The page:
But be on leave I must. Because I do need a break, and I do need some extra time with my girls and my hubby. Something that was reinforced to me even more on Friday.
Like so many South Australians I was shocked to wake on Friday morning to the news of Adelaide Crows coach Phil Walsh being murdered, allegedly by his son, overnight. As a dedicated Crows fan since their inaugural season, it’s something that hit home, as it has for footy fans all across the nation. Even though I didn’t know Phil at all, and he’d only been with our club for a short time, I was surprised by how much this death impacted me.
But more than his high profile role as the Crows coach, I think it was the nature of the death that stopped me in my tracks. A son killing his own father? It seems so incomprehensible.
I was chatting to my brother about it later that day, and we both spoke of how shocking it was, to which my brother said, “But I suppose this kind of thing happens every day, we just don’t hear about it unless it happens to someone in the spotlight.” And it’s true. People die at the hands of loved ones every single day. The tally of domestic violence victims who have lost their life is now up to 49 in Australia – 49 – thats almost two women each week so far this year. It’s horrific and tragic, and all those terrible adjectives we so desperately wish never to use.
I think there’s something about intra-family violence that strikes at our very core. Because our home, with our family, is the one place we should all be able to feel unconditionally safe. We should never have to be afraid of our son, our husband, our father, our mother, our sister. These people are supposed to protect us. Not harm us. So when we hear of it happening, it’s simply unfathomable, and it makes us hold our own family a little tighter.
Which brings me back to Friday. After running a bunch of errands that morning, choking back tears each time I heard the Phil Walsh updates on the radio news, something happened.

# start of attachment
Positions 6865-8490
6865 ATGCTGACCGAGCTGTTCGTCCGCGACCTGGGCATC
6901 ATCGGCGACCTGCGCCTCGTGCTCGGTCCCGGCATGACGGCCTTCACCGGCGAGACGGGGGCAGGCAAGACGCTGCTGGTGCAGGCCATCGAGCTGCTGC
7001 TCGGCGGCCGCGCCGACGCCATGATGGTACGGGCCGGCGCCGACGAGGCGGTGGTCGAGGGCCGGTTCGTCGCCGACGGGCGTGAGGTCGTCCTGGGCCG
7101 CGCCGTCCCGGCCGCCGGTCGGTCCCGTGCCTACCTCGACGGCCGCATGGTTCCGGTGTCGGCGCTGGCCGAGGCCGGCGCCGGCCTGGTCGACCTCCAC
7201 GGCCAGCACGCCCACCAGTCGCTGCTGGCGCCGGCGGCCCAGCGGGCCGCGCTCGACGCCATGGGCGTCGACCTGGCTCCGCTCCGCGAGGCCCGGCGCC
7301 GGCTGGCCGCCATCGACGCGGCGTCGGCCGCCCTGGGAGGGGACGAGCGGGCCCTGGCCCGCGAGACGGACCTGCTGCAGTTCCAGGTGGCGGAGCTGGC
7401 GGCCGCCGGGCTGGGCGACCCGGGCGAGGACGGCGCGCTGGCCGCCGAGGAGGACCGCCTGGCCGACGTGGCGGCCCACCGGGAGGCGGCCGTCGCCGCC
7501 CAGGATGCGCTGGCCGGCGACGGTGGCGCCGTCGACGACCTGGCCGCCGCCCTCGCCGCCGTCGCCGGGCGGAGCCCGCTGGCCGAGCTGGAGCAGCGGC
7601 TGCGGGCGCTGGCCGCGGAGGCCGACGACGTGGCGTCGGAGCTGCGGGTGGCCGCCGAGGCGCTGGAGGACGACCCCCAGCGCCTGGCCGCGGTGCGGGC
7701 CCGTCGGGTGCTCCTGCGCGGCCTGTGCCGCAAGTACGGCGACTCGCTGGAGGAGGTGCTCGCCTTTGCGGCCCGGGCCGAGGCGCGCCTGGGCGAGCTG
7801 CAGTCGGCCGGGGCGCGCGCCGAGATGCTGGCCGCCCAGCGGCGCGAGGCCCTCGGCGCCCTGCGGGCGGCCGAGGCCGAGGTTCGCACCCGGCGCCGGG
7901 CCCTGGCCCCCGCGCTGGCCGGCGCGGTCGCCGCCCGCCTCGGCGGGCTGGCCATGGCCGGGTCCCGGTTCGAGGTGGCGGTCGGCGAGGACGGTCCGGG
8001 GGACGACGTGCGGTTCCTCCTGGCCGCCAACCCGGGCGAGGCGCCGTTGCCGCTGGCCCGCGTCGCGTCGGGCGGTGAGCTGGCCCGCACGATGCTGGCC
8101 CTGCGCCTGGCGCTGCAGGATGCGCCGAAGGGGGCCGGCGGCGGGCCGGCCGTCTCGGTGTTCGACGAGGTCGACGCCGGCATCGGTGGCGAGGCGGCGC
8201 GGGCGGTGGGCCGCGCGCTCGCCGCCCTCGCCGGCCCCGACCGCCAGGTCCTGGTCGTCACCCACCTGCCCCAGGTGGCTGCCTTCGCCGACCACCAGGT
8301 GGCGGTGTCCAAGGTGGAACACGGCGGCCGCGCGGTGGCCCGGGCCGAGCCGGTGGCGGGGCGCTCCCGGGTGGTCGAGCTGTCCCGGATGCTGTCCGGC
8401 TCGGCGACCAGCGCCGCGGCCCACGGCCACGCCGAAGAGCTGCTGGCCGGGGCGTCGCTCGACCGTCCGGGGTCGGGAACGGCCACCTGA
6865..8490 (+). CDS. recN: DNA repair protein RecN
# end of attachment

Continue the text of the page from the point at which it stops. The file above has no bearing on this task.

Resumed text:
I was driving past the Adelaide Aquatic Centre, where there’s a big playground we’ve never been to, but which we always say looks amazing, and that we “should go there some day”, when my big Possum from the back seat said “Mum, there’s that playground, can we go there today?”
Any other day I might have said no. We’d already been out all morning. Moochie was due for her sleep. It was a bit chilly. There were plenty of chores to do at home.
But none of that mattered. Not that day. So I checked my mirrors and pulled across three lanes to make the turn into the playground. And of course, the girls had a blast. This playground truly was amazing. So much to explore, and so much fun to be had. And for some reason, I decided to try out the slow motion camera on my phone, which I’d never used before.
And what I captured truly made me think, and was the final reminder I needed that I truly did need to take a break.
Check out this video.
And this one.
You might have noticed that I rarely share images of my children, and I do that purposely, because I want to protect their privacy. But I just had to share this.
Do you see it. Do you see the joy? The excitement? The happiness in those carefree faces.
Those original clips were about three seconds each. It’s easy to miss all of that in three seconds.
I’ll share this too. When we slowed down enough to visit the Zoo yesterday, we were lucky enough to find prism rainbows covering my little Possum’s face. More slow motion joy.
It was while watching these slow motion clips that I realised – I don’t slow down often enough to appreciate these teeny moments of pure happiness. I used to. Back in the first couple of years of motherhood. Back in my maternity leave days (which I honestly miss so much!) I had all the time in the world with my girls and I made the most of it. We were always out for walks, going to the park, meeting friends for babycinos, visiting the petting farm, splashing in the pool at the resort near where we lived. It was truly a blessed time. Even when I was working part time after my first bubba was born – my spare time was my own. Once I got home from work, that was it, my time was my own – our own.